What moms may want to ask before co-signing on a credit card

Posted by Manisha Thakor.
Since credit card regulations tightened in 2009, more parents are having to co-sign for their college-age children.
Designed to protect younger people who don’t have the financial means or the knowledge to handle debt, the Credit CARD Act forbids credit card companies from lending to your college-age kids—unless they can prove they have the means to pay the money back or (the more likely option) that YOU agree to co-sign and take full responsibility for that debt.
Riding on the coattails of your creditworthiness has obvious advantages for cash-strapped freshmen; especially if your credit score is north of 600, unlocking a world of relatively low APR offers that the uncreditworthy can only dream of. The downside risk is that they will overspend, forcing you to bail them out financially and jeopardizing your hard-earned credit score.
On the plus side, co-signing may give you some control over your child’s borrowing—which might have gone off the deep end had their cards been solely in their name. By keeping an eye on their spending, it reduces the chance they will splurge on Spring Breaks to Cancun, and other peer-pressured extravagances.

Consider laying down this rule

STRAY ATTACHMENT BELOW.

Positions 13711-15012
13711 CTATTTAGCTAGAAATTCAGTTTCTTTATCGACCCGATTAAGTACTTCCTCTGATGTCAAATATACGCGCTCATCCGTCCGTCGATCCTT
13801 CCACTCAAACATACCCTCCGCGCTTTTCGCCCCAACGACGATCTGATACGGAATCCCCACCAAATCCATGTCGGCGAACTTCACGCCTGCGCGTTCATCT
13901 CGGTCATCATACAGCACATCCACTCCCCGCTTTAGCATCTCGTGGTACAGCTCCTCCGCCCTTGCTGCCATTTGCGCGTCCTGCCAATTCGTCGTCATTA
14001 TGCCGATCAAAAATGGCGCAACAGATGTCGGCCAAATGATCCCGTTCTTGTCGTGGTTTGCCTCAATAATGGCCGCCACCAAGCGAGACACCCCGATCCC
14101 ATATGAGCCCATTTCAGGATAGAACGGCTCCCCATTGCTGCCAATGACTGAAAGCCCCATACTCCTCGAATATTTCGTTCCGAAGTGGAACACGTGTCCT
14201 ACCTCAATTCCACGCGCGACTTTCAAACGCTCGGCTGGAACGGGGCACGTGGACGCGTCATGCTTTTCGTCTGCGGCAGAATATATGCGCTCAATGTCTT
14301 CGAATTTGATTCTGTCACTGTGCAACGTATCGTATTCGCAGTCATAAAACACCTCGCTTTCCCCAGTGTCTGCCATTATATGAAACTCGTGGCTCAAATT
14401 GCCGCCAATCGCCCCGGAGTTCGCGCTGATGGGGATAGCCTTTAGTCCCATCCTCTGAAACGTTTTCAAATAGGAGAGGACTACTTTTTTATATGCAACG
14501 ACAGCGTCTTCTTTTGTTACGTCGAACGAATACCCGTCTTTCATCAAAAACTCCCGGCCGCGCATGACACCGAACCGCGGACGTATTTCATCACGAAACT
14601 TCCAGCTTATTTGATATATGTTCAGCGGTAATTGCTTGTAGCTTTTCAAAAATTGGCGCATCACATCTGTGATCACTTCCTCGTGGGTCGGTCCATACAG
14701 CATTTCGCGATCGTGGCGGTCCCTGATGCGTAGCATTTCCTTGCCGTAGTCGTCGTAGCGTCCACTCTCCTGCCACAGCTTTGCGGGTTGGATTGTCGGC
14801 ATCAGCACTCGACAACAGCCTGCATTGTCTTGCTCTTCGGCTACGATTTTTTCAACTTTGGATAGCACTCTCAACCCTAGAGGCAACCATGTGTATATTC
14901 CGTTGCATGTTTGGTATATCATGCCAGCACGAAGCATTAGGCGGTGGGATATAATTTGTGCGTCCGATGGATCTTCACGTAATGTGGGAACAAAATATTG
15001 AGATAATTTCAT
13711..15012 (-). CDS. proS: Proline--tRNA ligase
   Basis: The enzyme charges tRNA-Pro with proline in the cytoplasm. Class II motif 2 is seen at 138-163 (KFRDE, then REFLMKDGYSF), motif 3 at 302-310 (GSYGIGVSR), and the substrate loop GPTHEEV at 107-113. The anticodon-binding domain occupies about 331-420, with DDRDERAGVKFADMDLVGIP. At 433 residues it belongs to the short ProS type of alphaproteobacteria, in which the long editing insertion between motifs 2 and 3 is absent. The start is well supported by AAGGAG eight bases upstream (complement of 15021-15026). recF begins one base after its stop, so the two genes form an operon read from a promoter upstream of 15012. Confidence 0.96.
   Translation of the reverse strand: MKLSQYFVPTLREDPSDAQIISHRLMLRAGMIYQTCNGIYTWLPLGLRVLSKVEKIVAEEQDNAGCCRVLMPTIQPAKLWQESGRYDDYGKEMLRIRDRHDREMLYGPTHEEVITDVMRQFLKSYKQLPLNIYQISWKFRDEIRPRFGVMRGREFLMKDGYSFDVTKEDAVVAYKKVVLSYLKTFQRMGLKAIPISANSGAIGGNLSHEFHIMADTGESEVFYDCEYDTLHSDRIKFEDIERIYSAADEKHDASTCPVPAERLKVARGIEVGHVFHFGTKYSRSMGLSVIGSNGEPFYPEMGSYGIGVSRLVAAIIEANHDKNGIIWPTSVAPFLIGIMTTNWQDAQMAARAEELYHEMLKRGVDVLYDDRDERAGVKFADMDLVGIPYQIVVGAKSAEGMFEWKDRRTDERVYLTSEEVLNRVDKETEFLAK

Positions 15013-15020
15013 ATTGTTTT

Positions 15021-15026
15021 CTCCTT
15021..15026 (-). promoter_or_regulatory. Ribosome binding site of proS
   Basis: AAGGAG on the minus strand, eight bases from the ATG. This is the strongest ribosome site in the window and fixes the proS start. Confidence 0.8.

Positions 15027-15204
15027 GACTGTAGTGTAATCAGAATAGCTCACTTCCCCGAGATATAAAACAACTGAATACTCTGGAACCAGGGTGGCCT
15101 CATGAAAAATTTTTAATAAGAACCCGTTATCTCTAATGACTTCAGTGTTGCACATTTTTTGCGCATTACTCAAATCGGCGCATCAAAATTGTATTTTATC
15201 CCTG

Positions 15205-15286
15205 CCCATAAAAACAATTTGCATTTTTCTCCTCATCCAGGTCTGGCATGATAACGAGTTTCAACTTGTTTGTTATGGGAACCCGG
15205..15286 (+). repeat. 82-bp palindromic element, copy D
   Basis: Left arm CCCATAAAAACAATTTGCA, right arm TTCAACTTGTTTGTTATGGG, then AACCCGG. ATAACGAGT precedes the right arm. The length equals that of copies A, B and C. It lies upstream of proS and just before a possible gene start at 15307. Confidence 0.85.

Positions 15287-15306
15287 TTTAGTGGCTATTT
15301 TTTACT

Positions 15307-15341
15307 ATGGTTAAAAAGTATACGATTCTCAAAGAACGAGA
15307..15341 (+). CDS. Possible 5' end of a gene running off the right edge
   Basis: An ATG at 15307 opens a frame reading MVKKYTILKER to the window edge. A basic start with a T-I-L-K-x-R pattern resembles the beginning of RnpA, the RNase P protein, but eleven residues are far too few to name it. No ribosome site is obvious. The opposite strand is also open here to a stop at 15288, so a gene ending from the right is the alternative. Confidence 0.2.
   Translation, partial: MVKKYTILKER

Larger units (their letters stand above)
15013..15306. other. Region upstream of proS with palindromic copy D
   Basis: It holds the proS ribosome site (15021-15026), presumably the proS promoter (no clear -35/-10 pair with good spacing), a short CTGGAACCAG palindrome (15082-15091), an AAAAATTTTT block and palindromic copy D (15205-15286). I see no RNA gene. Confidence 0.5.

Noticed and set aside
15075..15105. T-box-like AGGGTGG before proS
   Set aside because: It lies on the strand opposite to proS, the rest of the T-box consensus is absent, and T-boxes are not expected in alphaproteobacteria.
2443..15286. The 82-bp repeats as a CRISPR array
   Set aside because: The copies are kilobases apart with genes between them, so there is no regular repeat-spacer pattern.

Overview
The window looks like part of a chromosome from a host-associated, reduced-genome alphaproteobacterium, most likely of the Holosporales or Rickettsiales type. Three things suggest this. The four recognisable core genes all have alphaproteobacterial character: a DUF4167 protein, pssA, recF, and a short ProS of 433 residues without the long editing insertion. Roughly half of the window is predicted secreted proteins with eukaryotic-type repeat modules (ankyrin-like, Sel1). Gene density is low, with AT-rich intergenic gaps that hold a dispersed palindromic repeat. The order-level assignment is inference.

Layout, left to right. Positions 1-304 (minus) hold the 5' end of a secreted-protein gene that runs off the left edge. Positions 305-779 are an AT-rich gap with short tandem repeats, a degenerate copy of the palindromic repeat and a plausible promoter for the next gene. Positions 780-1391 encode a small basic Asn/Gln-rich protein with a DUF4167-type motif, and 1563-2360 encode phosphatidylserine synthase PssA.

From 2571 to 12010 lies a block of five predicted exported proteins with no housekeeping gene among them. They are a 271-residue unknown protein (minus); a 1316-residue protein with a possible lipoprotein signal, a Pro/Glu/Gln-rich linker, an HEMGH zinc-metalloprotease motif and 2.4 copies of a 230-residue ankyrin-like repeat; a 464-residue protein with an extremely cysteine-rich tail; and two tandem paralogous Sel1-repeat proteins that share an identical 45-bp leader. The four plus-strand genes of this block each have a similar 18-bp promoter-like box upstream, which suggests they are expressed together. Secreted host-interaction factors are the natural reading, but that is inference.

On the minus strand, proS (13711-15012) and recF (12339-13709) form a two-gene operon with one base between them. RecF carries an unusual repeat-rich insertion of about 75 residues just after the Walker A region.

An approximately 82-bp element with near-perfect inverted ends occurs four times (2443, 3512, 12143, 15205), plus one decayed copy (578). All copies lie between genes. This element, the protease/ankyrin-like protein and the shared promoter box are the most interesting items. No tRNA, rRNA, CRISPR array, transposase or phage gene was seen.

There is one ground rule you may consider establishing before you sign on any dotted line: Insist that they pay off the balance IN FULL every month.
Reckless spending is not the only big temptation for students. Reading a monthly bill and only seeing the “minimum payment” amount is an act of selective perception to which we are all susceptible—but especially stone-broke students inexperienced in the workings of compound interest.
So, even if your child is virtuously using their card for bare necessities, such as buying textbooks, let them know that credit cards can be financially ruinous if they only end up paying the bare minimum each month. This example might help:
What moms may want to ask before co-signing on a credit card
Let’s imagine you go on a textbook binge and put $1,000 on your credit card (the College Board recommends that students budget around $1,200 a year for textbooks and supplies1). If the interest rate is 18%, and you only make monthly minimum payments (interest plus 1% of the balance), it will take you 113 months (that’s over 9 years!) to pay off your debt. That means the total interest you’ll end up paying will be $923—almost as much as the amount you borrowed!
Like those candles you bought for power outages but which you’re tempted to use on date night instead—a student credit card should be reserved for emergencies. Credit cards can ultimately be a force for good when in safe hands; however, they can also be a force for bad if you get trapped in a revolving door of minimum monthly payments. Teaching your young adult children the importance of paying off all credit card balances on time and in full is a truly priceless lesson.
1 “Students Are Still Saddled With Soaring Textbook Costs, report Says,” NBC News, February 2016
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October 23, 2017